After you have the education you need, your team must decide whether you will develop or purchase the IEEE 2030.5 stack of code for integration. Whether you decide to use your engineering resources to develop the code or you decide to license a third-party stack, you will need to ensure that the integration of that code into your product is flawless.
The last thing you want is to step up for CA Rule 21 certification blind. We have all seen it before. You and your team have put a great deal of work into developing the IEEE 2030.5 code for your product and you think you did a great job and are ready to go. But no matter how many hours your team put in, when you step up to certification blind, you are going to get some bugs and maybe even worse. And certification is not cheap. Having to go through multiple rounds of testing with the certification lab will be more expensive than investing in a permanent solution your team can employ.
The QualityLogic IEEE 2030.5 Functional Test Suite (FTS) is a software test tool that implements the SunSpec CSIP Test Specification for CA Rule 21. It contains every test necessary for certification, so passing the requirements enumerated in the test tool should give you confidence you will pass certification.
On top of the tool’s encapsulation of 100% of the requirements for certification, QualityLogic has partnered with the active SunSpec authorized test labs (most of which are also Nationally Recognized Testing Labs (NRTL)) to provide our test tools and world-class training for their SunSpec CSIP CA Rule 21 certification process. The Labs use the exact same QualityLogic Test Tools that you can use. So not only do you know what you need to know, but you have the actual test to take before you show up on the day of the test.
Acceptance Testing and Validation of IEEE 2030.5 Over Time
As IEEE 2030.5 continues to evolve as an industry specification and as the California utilities and others continue to refine their vision for managing the millions of DERs in the state, it will be necessary to update the IEEE 2030.5 implementation in vendor products. This will require on-going regression testing and, in some instances, recertifications over time. Integrating the QualityLogic test suite into your development and regression testing process will make it possible to meet evolving expectations efficiently and with continued quality.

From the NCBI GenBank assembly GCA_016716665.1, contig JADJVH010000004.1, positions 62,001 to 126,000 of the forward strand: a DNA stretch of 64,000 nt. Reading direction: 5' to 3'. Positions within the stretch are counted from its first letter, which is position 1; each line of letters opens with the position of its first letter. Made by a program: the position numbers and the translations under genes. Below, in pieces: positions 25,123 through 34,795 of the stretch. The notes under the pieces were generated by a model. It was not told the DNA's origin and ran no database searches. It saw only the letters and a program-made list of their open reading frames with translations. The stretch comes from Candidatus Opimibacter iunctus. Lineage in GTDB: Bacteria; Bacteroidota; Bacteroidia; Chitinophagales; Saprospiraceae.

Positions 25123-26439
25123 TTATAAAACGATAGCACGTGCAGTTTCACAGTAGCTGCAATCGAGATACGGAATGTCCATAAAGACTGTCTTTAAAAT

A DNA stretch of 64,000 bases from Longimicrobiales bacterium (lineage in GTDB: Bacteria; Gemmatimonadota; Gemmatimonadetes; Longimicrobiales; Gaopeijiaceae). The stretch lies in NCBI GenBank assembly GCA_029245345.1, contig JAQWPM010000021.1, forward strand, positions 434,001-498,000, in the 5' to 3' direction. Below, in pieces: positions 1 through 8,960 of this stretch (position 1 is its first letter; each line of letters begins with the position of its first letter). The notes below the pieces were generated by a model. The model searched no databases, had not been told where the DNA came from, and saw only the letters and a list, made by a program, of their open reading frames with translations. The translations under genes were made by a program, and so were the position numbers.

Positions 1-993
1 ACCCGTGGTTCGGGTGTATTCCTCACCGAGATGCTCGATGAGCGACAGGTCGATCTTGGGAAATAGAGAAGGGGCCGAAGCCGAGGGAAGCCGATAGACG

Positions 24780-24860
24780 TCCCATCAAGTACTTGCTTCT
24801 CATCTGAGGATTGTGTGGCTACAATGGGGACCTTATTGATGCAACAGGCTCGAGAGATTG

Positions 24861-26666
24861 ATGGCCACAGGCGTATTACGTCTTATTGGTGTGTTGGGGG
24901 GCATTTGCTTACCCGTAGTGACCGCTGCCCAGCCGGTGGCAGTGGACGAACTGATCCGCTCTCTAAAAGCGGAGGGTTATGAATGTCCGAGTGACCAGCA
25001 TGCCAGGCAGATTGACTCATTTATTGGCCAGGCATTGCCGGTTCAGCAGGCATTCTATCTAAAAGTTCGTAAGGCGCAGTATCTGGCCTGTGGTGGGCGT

As an organization, we are committed to supporting the vendors going through CA Rule 21 certification and future IEEE 2030.5 certification, and our software test tools help make certification possible. We pay attention to the forces driving change and progress in the CA energy ecosystem and are responsive to those changes. Changes to test specifications are reflected in our test tools.
The QualityLogic test tools also support more than the CA Rule 21 CSIP testing requirements. We recently issued Test application Guides for the CALSSA Test Pathway and CA Phase 3 Functions 2 and 3, all of which require a simulated utility IEEE 2030.5 server to create and send the correct test messages. Our tools are already being used by vendors and labs for these new specific certification activities.
As the Phase 2 deadline of CA Rule 21 draws near, focus will turn to Phase 3 and testing of the new IEEE 1547.1 Interoperability testing of the functionality of smart inverters. As industry focus turns to the future of testing IEEE 2030.5 functions, you can count on QualityLogic to improve or add to our test suite as necessary to ensure we can continue support vendors stepping up for CA Rule 21 certification and future IEEE 2030.5 testing requirements.
If you have an interest in talking more about the CA Rule 21 requirements, how to meet them, or how we are preparing to help vendors with Phase 3 requirements, please send us a message.